horrifying outcome many of these animals must face, death. It brings in such an emotional aspect
and tests many individuals’ boundaries. The main issue is the moral aspects of what an animal
really is. Many ponder their own beliefs in what they consider animals to be. For instance, why is
it that for most, the slaughter and consumption of a dog or cat sounds inhumane, but for an
animal such as a lobster or a cow it is a sufficient source of food? Why do many accept that some
animals can be used for sustenance while others cannot? What exactly makes an animal an
Moura 3
animal? These are some questions that Herzog recognizes deeply in his article, after being
accused of feeding cats to his sons snake, “In the following days, several questions kept nagging
me. My accuser had inadvertently forced me to confront questions I had never really considered
about the moral burdens of bringing animals into our lives. Snakes don’t eat carrots and
asparagus. Given Sam’s need for meat, was it ethical to keep a boa constrictor for a pet? Is
having a pet that gets its daily ration of meat from a can of cat food morally preferable to living
with a snake? And are there circumstances in which feeding kittens to boa constrictors might
actually be morally acceptable?” (Herzog 4). If one thinks deeply on this concept of what is
acceptable it really influences how many perceive the animals they are dealing with and what is
acceptable to society. From some standpoints, it is understandable for relationships to form with
any animals, “Our relationships with animals can also be emotionally complicated. Twenty years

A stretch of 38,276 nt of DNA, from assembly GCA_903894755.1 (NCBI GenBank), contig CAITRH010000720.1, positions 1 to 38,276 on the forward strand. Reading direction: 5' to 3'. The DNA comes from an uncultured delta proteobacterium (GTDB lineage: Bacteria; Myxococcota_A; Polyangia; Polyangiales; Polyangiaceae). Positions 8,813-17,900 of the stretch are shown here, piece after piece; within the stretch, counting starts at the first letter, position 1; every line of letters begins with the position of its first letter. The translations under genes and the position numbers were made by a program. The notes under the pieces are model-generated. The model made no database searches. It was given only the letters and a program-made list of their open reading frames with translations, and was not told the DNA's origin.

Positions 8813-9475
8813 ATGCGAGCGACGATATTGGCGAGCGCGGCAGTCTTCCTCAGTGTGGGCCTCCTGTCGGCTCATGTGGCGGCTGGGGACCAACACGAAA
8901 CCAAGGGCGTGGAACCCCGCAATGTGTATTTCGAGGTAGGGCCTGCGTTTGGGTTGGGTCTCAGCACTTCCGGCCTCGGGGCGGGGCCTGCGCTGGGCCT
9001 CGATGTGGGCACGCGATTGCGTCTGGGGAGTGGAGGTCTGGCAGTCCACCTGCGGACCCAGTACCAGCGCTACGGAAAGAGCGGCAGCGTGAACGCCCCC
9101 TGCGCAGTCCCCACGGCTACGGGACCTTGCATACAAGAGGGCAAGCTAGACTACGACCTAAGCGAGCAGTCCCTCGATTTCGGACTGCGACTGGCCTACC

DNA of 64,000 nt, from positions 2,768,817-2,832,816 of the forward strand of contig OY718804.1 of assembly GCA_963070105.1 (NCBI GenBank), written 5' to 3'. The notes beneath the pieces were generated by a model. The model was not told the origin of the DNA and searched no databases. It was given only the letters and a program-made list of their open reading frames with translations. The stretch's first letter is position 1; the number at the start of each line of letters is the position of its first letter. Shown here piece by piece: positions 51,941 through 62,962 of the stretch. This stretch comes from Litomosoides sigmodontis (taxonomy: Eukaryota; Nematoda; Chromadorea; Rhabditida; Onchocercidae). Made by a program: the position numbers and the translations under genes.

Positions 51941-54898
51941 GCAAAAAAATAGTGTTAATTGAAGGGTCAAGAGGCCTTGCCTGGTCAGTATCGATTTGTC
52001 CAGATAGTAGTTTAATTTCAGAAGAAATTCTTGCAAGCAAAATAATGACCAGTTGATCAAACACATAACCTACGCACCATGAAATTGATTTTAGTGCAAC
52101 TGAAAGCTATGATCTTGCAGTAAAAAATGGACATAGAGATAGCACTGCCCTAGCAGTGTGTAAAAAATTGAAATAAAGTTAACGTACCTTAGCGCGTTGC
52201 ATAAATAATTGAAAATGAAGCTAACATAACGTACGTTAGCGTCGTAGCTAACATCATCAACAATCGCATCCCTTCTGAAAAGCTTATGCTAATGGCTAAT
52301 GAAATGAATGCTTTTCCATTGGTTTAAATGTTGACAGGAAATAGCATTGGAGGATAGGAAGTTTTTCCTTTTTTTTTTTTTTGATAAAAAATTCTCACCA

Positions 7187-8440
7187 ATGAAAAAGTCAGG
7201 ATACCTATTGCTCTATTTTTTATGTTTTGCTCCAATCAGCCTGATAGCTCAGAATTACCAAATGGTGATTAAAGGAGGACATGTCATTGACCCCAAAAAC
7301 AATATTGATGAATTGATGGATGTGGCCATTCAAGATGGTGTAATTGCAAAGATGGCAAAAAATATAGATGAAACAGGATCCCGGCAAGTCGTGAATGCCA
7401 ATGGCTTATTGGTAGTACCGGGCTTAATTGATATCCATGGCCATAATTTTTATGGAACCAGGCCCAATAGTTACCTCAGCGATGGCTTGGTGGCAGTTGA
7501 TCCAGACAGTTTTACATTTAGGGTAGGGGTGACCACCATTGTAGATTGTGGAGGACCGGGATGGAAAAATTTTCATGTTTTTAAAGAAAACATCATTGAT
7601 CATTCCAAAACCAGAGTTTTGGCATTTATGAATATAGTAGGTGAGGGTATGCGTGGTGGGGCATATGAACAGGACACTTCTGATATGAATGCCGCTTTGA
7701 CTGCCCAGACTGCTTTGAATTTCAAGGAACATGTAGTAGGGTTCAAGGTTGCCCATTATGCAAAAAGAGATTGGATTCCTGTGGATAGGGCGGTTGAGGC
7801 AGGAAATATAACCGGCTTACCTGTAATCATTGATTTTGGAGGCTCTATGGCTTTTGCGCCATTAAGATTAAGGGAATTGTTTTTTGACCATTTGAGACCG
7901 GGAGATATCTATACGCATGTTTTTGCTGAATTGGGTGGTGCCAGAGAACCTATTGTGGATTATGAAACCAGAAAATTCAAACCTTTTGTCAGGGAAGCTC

ago, Carolyn fell head over heels for a 1,100-pound manatee” (Herzog 2). This shows that
relationships can be formed with many different animals, including one that many forget to
recognize, the manatee. This can further lead us into the discussion of what makes us superior to
an animal is they also possess the ability to feel emotions and form relationships that are
Animals are viewed differently by all individuals, some feel a strong emotional
connection to them and want to give them everything while others view them as a source of food
or useful tool in many industries. What many don’t think about is what the animals think, what is
their level of consciousness? This is something that Anderson tackles in his article, he defies the
simple answer of humans being superior and makes the reader question where animals stand in
relation to humans. “Monkeys that spotted a stalking cat let out a specific call. Deer weren’t the
only ones that recognized and used these calls; the lion tracker who had been with me in the park
Moura 4
did too” (Anderson 5). This passage from Anderson signifies the connection of humans working
in cohesiveness with animals. It shows almost a societal equivalent between the two. They all
work together in order to survive and are able to connect with each other without even speaking
the same language. On a deeper level it has something to say about the consciousness of animals.
It shows that animals are able to adapt social cues and heed warnings towards others of their own
kind. It also gives a superiority to the deer in how they are able to recognize the monkeys’ calls
as a warning for predators when in fact most humans believe they could not think and be so